February 18th 2006

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Articles from this issue:

COVER STORY: AWB biggest scandal to hit the Howard Government

EDITORIAL: Tide turns on global capitalism

SCHOOLS: Why our children don't know history

ECONOMICS: Sky's the limit with CEO pay increases

EDUCATION AND TRAINING: Engineer shortage hurting economy

RURAL CRISIS: Black Friday for Canadian farmers

MEDICAL: Abortion pill a bonanza for lawyers

STRAWS IN THE WIND: The humbug revolution / Iran / Bush, oil addiction and the environment

AUSTRALIAN SOCIETY: Is pornography just harmless fun?

ENTERTAINMENT: American awards honour traditional values

EAST TIMOR: Will Indonesian military be let off the hook?

WAR ON TERROR: Tackling a home-grown security threat

OPINION: 'Human rights' charter a backward step

OBITUARY: Colin Pike, champion of the underdog

Religious persecution during the Spanish Civil War (letter)

B.A. Santamaria on Toynbee's 'creative minorities' (letter)

BOOKS: MANHOOD: An action plan for changing men's lives, by Steve Biddulph

BOOKS: HEAD OF STATE: The Governor-General, the Monarchy, the Republic and the Dismissal, by Sir David Smith

Books promotion page

AWB biggest scandal to hit the Howard Government

News Weekly, February 18, 2006
The Government should not escape taking some responsibility for the AWB fiasco.

The Howard Government has been strangely and dangerously complacent about the political fallout from the AWB affair.

All last year senior ministers from the Prime Minister down staunchly defended AWB executives and backed its claims that no bribes were paid and that the company was unaware of any possible breaches of United Nations sanctions against Iraq.

But this does not let the Government off the hook.

Mr Howard, Mr Downer and Trade Minister Mark Vaile must answer why their officials did not make vigorous efforts to make sure there were no bribes being paid, or if any payments were going directly to Saddam Hussein's régime rather than to the Iraqi people.

The onus was on the Government to ensure that Australia's dealings with Iraq were above board, particularly after it was warned as far back as 1999 that there was something dodgy about AWB's dealings with Iraq.

Almost fell through

On the eve of the war with Iraq, one AWB deal which almost fell through was settled at the last minute on terms even more favourable to AWB than before, and yet the Government would have us believe it did not ask AWB how it achieved this coup.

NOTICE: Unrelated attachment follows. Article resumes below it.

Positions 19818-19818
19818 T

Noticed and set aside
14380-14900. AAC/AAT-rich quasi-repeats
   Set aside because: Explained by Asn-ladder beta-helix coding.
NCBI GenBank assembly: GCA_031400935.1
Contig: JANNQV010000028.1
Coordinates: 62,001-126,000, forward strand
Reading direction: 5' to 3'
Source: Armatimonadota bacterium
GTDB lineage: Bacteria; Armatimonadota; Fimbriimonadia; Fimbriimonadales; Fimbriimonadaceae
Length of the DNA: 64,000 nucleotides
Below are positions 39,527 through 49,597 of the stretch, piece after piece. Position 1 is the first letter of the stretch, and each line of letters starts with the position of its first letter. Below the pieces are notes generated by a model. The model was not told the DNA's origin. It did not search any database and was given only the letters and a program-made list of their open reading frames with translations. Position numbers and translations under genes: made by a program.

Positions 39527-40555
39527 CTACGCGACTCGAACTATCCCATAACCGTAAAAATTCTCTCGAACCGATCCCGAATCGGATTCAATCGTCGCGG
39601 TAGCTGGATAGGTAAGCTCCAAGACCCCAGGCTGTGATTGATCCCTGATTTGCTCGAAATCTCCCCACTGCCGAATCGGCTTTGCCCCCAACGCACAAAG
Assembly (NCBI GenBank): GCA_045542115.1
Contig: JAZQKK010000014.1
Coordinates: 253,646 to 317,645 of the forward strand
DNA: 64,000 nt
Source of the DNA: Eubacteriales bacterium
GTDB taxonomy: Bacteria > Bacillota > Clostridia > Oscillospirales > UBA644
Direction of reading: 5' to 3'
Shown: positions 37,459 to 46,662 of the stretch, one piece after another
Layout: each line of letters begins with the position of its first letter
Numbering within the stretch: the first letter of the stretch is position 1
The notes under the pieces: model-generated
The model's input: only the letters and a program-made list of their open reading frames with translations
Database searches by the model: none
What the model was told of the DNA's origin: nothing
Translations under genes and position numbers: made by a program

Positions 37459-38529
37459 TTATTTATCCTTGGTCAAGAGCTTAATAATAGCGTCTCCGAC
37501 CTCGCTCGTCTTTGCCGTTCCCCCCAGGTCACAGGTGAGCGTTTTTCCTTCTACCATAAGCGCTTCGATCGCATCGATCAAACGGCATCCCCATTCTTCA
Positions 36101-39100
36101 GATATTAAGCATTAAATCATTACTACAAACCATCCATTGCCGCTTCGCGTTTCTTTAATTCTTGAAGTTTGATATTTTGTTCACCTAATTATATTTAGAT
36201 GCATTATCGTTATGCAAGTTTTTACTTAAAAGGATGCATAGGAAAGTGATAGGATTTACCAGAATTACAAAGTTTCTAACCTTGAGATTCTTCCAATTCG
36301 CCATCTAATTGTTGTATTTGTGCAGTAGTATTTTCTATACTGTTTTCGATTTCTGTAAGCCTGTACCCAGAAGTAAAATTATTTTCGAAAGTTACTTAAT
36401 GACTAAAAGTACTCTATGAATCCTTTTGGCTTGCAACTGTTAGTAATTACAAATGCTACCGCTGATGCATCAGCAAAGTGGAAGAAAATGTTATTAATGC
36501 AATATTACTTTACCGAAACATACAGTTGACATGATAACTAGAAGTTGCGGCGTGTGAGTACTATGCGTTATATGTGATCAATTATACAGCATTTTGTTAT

Labor has vowed to pursue the Government for the rest of the year if necessary to find out what it knew and what actions, if any, it took about the bribes.

Where it will end up is still far from known, but there is little doubt that the AWB kickbacks scam to Saddam Hussein is the biggest scandal to hit the Howard Government since it won office in 1996.

Complacency within the Government about the Cole Inquiry may have been attributed to the fact that it is confident there will be no "paper trail" leading to Department of Foreign Affairs and Trade (DFAT) officials and Government ministers.

Perhaps the Government thought that it might get mauled by the hearings, but that it could simply tough it out as it has with other scandals.

However, the AWB matter is far more serious than previous ministerial skirmishes because it hits the Government on so many levels: Coalition unity, its relationships with agriculture lobbies, its friendship with countries such as the US and Canada, its international reputation as an honest trader, its justification for the war in Iraq, and its free trade agenda.

But the fact that Deputy Prime Minister Mark Vaile has been named in meetings with kickback officials suggests the Government is simply determined to "tough it out".

However, whatever the outcome for the Government, the long-term ramifications are huge.

Some 45,000 wheat farmers have been tainted by the affair and, more seriously, their livelihoods are at stake from future wheat deals and, for a large number of them, their shareholdings in the now disgraced AWB.

The Government will reconsider the single-desk monopoly but, even if it decides to keep it, there must be serious doubts about whether AWB will run it.

The dirty dealings by AWB executives, and its culture of kickbacks and bribes, are also a massive blow to the Government's free trade rhetoric.

In fact, it could be said that, while AWB's credibility is shot and DFAT's and the Government's has been tarnished, the champions of free trade have been dealt the heaviest hit of all.


AWB executives have argued in the inquiry that kickbacks have been part of doing business for decades, and Australia's foreign competitors are happy to take advantage of the exposure of AWB for their own commercial advantage.

Even leaving these issues aside, the AWB scandal is far more serious than, say, whether Government ministers exaggerated about asylum-seekers throwing children into the water, and failing to correct the claims when Navy officials told them the claims were untrue.

The Howard Government took Australia to war against Iraq on the pretext that Saddam Hussein had weapons of mass destruction, and then switched the rhetoric, when it suited, to lambasting the "régime".

It was beholden on it to ensure that AWB (which enjoys a unique government monopoly on overseas wheat sales) was not giving that same régime under-the-counter bribes to win contracts.

It is not good enough to pass all the blame onto AWB - that its officials were wittingly or unwittingly guilty of paying bribes to Saddam Hussein.

Sometimes the buck-passing and blame-shifting have to stop, and the Government has to take responsibility.

If no one asked, was it because it did not want to know the answers?

And if so, why not?

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